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October 21, 2014updated 29 Jan 2016 4:09pm

Why investing in uranium makes sense for you

By Christopher Silvester

It is three and a half years since the tsunami off the east coast of Japan that caused a near-disastrous accident at the Fukushima power plant, following which the Japanese government shut down its entire nuclear fleet pending a safety review. That review is still under way and the drastic interruption of demand from this single source has led to an over-supply of uranium that has left the commodity in a bear market.

As Spear’s goes to press the spot price is languishing at around $28 to $28.75 per pound, and at this level it is uneconomic to extract uranium from the ground. Yet because the nuclear industry works on the basis of long-term contracts, the uranium producers are still delivering into contracts that were fixed at higher prices. Soon, however, all these contracts will be up for renewal, and producers are facing a world in which very few of the existing mines in production will actually be making any money, and this is likely to lead to a shortfall in global supply coming up to 2017 and 2018.

Various mining companies around the world have closed or mothballed mines and will only re-open them once the uranium price reaches a sustainable level at which it would be profitable to do so. Because of their low capital and operating costs, In Situ Recovery (ISR) or In Situ Leach (ISL) mining operations, which use chemical solutions to withdraw higher-grade ores from closer-to-surface deposits, have the greatest potential.

‘We are starting to see a very necessary bit of producer discipline coming through,’ says Will Smith, who manages the Geiger Counter fund for New City Managers. ‘Kazakhstan is by far the largest producer in the world right now, through its ISL mines, and it won’t be putting any new mines into production at this current price level. Increasingly, we see supply being challenged not only by price but also by security concerns.’ However, as a long-term uranium bull, Smith has been encouraged since Fukushima by the vigorous acquisition activity undertaken by the strategic players in uranium production, with an eye to a recovery in the price.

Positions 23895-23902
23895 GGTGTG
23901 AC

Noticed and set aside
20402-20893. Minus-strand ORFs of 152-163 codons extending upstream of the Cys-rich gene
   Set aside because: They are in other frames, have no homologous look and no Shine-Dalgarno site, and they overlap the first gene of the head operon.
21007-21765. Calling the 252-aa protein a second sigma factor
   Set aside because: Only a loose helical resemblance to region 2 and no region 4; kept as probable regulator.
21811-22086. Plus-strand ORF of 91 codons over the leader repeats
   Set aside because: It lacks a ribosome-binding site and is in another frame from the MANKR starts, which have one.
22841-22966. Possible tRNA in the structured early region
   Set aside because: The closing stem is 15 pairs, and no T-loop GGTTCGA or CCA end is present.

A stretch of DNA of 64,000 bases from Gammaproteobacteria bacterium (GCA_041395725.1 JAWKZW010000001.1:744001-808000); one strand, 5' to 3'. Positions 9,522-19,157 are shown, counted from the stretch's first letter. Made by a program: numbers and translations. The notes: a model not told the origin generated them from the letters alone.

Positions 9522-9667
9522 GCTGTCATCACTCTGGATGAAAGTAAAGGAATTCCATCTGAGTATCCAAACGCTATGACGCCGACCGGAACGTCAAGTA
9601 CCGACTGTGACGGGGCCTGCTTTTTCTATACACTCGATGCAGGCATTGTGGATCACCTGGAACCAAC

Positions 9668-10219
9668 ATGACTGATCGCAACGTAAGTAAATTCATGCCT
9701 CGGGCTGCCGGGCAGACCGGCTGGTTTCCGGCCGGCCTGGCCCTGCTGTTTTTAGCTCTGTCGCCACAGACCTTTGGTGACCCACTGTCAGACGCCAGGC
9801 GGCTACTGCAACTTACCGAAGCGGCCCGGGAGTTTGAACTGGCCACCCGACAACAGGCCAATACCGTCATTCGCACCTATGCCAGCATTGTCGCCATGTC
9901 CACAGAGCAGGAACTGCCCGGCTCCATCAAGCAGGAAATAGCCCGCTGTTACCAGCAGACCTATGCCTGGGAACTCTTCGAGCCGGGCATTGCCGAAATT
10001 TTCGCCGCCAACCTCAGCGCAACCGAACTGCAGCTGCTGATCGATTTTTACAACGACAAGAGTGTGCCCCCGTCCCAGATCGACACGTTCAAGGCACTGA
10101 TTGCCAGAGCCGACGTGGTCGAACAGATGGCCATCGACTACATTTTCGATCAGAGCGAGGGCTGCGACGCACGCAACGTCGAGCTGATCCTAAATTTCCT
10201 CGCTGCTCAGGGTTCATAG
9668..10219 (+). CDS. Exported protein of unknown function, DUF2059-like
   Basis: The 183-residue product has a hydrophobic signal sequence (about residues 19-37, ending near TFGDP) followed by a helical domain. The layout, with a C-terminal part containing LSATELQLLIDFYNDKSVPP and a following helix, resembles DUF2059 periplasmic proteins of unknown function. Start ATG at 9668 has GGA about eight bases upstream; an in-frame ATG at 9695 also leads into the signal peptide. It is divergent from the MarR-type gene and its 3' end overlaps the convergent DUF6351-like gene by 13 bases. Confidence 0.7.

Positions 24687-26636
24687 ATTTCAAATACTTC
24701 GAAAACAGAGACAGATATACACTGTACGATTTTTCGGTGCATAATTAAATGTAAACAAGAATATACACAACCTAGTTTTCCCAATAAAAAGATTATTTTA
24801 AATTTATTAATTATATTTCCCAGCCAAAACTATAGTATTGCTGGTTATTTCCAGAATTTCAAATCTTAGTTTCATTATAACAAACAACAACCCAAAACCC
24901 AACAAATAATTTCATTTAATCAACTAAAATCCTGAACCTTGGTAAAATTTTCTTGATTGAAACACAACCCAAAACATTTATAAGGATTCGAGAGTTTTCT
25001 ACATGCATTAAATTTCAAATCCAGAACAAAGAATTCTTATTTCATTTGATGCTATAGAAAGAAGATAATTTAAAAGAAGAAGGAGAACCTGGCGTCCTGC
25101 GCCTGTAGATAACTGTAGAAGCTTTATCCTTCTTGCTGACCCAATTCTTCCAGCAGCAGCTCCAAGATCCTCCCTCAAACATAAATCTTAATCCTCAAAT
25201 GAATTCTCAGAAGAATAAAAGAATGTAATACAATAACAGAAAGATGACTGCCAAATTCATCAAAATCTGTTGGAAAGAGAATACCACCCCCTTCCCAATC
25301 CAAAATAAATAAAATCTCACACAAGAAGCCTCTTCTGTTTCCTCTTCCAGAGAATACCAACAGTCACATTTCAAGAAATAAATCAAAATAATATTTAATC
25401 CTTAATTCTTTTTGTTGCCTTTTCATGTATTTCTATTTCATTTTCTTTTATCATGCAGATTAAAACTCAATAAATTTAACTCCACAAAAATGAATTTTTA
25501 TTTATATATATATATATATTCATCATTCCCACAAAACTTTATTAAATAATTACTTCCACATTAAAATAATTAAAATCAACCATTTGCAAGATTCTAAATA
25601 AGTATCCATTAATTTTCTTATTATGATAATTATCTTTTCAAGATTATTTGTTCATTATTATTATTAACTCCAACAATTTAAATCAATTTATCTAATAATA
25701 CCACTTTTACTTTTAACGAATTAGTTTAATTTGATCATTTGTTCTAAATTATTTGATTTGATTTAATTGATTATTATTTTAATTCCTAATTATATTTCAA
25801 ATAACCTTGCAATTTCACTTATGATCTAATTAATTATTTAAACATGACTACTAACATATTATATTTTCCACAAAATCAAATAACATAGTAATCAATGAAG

Precisely what makes the uranium sector attractive at the moment, argues Smith, is that ‘all the premium has been painfully bashed out of the explorers’. At the peak of the uranium price in 2007, there were around 500 listed companies exploring for uranium. Now there is only a small number left and they are trading either at or close to their cash levels. ‘I’d prefer not to have spent three years of a grim bear market getting to this position,’ says Smith, ‘but the total downside is baked into the explorers and the developers. I’m not a greedy man. I think an incentive price of $75 per pound would do wonders for the uranium market.’

The key driver of global demand remains China’s build-out of nuclear reactors to replace its numerous polluting coal-fired power stations, and Smith believes this might be significantly enhanced. ‘There’s one potentially interesting bullish scenario that just isn’t out there at the moment, and funnily enough this was in a BHP presentation about five years ago. At the moment China buys its reactors from abroad — but what happens when they start building their own and they get their cookie-cutter going? That would be a small increase in demand which I don’t think many people are modelling.’

In recommending mining companies to investors, Craig Foggo, a London-based analyst for the international resources-sector finance house RFC Ambrian, is more focused on the asset class of ISR or ISL uranium mines: ‘They’re very inexpensive to get up and running, and can be shut down and put on care and maintenance quite easily because they don’t have large overheads,’ he says. ‘You’re pretty limited out of the majors — you’ve got Paladin and Cameco. Frankly, you get more leverage out of your juniors such as Ur-Energy, Uranerz and Peninsula Energy, the Wyoming-based uranium producers.’